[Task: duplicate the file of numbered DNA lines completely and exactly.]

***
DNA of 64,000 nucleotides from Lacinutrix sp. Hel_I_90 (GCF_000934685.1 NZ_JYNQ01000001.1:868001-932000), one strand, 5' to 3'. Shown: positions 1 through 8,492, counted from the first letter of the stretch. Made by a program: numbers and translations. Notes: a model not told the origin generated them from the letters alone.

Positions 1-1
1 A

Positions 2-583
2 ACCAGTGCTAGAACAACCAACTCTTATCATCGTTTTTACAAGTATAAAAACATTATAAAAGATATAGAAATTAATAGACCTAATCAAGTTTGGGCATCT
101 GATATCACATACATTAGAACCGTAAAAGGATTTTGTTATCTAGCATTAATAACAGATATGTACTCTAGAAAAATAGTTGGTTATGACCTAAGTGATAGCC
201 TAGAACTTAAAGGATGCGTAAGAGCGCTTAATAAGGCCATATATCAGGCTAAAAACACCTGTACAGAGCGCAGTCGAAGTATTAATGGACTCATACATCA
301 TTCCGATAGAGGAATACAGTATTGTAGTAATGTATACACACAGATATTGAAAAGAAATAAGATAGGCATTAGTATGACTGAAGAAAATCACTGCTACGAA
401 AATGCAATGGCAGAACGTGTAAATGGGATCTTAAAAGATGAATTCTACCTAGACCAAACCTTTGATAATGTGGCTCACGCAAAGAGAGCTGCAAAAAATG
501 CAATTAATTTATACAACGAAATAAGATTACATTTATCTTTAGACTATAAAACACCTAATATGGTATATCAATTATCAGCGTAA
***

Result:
DNA of 64,000 nucleotides from Lacinutrix sp. Hel_I_90 (GCF_000934685.1 NZ_JYNQ01000001.1:868001-932000), one strand, 5' to 3'. Shown: positions 1 through 8,492, counted from the first letter of the stretch. Made by a program: numbers and translations. Notes: a model not told the origin generated them from the letters alone.

Positions 1-1
1 A

Positions 2-583
2 ACCAGTGCTAGAACAACCAACTCTTATCATCGTTTTTACAAGTATAAAAACATTATAAAAGATATAGAAATTAATAGACCTAATCAAGTTTGGGCATCT
101 GATATCACATACATTAGAACCGTAAAAGGATTTTGTTATCTAGCATTAATAACAGATATGTACTCTAGAAAAATAGTTGGTTATGACCTAAGTGATAGCC
201 TAGAACTTAAAGGATGCGTAAGAGCGCTTAATAAGGCCATATATCAGGCTAAAAACACCTGTACAGAGCGCAGTCGAAGTATTAATGGACTCATACATCA
301 TTCCGATAGAGGAATACAGTATTGTAGTAATGTATACACACAGATATTGAAAAGAAATAAGATAGGCATTAGTATGACTGAAGAAAATCACTGCTACGAA
401 AATGCAATGGCAGAACGTGTAAATGGGATCTTAAAAGATGAATTCTACCTAGACCAAACCTTTGATAATGTGGCTCACGCAAAGAGAGCTGCAAAAAATG
501 CAATTAATTTATACAACGAAATAAGATTACATTTATCTTTAGACTATAAAACACCTAATATGGTATATCAATTATCAGCGTAA